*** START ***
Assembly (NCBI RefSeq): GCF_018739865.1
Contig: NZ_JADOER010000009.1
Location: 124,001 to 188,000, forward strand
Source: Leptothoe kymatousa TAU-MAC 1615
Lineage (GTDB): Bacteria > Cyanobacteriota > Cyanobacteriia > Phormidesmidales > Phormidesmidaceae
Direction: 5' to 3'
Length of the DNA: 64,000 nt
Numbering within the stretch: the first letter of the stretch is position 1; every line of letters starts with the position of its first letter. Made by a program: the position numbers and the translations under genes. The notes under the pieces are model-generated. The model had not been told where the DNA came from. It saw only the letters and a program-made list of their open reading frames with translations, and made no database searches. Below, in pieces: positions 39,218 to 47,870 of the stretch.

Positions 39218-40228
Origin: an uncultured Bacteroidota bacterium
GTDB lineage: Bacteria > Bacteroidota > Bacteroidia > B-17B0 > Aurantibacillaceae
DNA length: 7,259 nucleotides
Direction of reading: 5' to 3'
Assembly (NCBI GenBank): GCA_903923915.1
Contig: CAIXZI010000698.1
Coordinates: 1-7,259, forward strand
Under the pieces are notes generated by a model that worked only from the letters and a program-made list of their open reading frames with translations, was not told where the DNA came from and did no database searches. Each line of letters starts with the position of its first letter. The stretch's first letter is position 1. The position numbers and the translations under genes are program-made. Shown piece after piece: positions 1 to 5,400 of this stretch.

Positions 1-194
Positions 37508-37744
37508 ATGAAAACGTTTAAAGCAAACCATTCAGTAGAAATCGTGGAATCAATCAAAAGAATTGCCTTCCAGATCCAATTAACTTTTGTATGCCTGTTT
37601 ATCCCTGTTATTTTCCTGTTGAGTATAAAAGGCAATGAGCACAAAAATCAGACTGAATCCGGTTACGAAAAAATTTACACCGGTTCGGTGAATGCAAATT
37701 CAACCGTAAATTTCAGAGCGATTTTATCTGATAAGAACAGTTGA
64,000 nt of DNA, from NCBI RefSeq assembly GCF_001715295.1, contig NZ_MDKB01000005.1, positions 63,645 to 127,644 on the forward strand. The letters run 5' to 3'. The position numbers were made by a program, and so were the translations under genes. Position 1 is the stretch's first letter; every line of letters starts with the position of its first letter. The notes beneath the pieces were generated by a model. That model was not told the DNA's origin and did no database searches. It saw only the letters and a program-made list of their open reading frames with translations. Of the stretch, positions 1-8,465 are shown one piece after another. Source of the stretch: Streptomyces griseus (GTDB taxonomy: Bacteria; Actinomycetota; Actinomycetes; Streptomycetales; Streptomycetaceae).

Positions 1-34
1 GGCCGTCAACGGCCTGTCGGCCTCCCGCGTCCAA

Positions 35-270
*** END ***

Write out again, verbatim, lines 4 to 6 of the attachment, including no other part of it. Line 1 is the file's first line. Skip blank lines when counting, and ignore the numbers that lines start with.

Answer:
Source: Leptothoe kymatousa TAU-MAC 1615
Lineage (GTDB): Bacteria > Cyanobacteriota > Cyanobacteriia > Phormidesmidales > Phormidesmidaceae
Direction: 5' to 3'